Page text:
Which President?

Babe_Ruth

Sultan of Swat
Staff member
V.I.P.
#1
I am trying to learn more about some of the Presidents of the United States, so I decided to create this thread.

Which President had the most positive term, when it comes to the United States? What I mean by that is which President did great things to improve the country the most?

Name some of those things that the President did that was so good.

Which President has the most negative term, when it comes to the United States. This is the same thing as the first question, but it's opposite. Name some of the bad things he did for the United States.
 

CaptainObvious

Son of Liberty
V.I.P.
#2
I'm going to have to go with George Washington. As the first president he had to set the tone with how things were to be done, he had no precedent to rely on. His declaration of neutrality in the war between England and France was important for a young struggling country who relied on both for trade, especially England. His interpretation of the State of the Union and the advice and consent clause are examples of setting the tone I spoke about.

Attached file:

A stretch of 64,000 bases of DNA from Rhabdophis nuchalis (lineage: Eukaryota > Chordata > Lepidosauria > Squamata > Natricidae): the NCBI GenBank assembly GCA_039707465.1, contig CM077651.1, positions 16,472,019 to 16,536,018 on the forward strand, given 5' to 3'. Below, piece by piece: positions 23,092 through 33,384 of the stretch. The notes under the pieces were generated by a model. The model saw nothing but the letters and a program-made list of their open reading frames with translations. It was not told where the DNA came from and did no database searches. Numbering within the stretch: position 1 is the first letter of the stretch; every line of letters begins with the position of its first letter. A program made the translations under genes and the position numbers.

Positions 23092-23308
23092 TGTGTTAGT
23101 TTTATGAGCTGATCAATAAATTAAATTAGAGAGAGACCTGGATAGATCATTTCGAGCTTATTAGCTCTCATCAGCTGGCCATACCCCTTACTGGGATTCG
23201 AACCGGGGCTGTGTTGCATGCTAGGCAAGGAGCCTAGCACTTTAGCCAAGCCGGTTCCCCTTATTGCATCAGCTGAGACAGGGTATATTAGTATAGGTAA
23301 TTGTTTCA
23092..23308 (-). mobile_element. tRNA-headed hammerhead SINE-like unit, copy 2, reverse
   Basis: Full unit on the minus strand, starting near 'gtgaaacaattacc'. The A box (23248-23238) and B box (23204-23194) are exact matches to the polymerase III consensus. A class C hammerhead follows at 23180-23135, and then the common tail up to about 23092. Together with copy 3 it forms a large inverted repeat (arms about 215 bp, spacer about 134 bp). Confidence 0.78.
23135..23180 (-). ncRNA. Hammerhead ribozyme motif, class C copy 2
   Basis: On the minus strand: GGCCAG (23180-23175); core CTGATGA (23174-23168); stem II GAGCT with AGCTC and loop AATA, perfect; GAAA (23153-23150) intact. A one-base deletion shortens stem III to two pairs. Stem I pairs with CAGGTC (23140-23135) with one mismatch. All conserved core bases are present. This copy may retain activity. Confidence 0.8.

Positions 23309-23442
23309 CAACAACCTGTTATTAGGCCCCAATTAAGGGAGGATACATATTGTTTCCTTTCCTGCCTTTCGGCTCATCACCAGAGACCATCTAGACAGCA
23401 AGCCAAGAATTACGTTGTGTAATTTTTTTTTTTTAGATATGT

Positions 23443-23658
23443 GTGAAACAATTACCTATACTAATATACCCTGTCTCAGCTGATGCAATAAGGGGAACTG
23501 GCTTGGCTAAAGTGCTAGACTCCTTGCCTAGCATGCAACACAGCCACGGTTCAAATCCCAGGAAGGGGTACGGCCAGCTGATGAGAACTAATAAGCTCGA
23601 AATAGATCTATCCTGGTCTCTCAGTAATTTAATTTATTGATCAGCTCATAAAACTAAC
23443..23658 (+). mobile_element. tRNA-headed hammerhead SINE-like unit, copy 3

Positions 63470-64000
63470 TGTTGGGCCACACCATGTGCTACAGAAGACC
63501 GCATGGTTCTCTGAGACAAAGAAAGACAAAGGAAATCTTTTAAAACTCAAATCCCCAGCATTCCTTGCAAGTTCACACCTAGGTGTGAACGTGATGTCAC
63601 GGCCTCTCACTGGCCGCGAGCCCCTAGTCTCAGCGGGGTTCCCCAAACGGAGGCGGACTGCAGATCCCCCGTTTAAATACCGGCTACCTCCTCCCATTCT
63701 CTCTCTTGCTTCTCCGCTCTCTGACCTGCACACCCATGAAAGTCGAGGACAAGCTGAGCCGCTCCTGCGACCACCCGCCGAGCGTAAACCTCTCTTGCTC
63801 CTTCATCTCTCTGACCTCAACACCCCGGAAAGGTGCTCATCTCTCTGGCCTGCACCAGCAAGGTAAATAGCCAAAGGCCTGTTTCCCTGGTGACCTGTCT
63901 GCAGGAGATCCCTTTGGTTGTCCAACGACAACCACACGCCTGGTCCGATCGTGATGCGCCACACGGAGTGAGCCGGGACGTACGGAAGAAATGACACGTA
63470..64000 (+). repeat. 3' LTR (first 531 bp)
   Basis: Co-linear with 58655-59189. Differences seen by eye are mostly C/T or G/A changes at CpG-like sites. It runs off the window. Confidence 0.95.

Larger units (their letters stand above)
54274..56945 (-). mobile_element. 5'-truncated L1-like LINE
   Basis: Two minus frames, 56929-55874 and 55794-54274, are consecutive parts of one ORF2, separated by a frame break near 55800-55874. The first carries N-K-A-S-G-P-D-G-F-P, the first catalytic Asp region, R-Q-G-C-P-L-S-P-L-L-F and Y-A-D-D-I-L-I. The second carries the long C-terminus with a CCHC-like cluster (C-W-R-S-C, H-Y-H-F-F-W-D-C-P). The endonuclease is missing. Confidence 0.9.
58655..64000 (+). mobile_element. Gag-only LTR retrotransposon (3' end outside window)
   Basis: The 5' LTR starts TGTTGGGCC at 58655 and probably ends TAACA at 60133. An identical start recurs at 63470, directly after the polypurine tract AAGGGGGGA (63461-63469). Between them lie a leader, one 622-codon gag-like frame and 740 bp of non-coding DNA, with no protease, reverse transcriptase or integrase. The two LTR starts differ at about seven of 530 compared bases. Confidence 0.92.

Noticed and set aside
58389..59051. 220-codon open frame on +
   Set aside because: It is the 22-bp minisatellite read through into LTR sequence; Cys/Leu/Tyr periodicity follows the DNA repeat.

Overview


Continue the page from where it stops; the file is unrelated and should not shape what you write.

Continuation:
As far as negative, I have to go with FDR. While it can be argued his policies were well meaning, they were failures. His policies retarded growth and kept us from coming out of the depression much sooner. His policies led to massive unemployment. Hoover signing the Smoot-Hawley Tariff Act certainly ranks up there also.
 

Kazmarov

For a Free Scotland
#3
Good:

Eisenhower-
-Presided over a massive postwar economic boom
-Created the interstate highway system
-Managed to tamp down racial violence (which was endemic in the 60's)
-Helped rebuild Europe, foster good relations with the rest of the non-Communist world

Theodore Roosevelt-
-Created the first consumer and environmental protection laws
-Helped break up large corporate trusts that were manipulating the market
-Got control of the Panama Canal (via ways I didn't care for, but whatever), which greatly helped unite the west and east coasts

Bad:
Thomas Jefferson
-Embargo Act seriously killed American trade
-Was unable to effectively balance neutrality and growth

Patrick Buchanan
-Stood idly by while the country tore itself apart, and many states seceded
-Did not withdraw arms from federal forts in the south, thus arming the Confederacy
 

Tucker

Lion Rampant
#4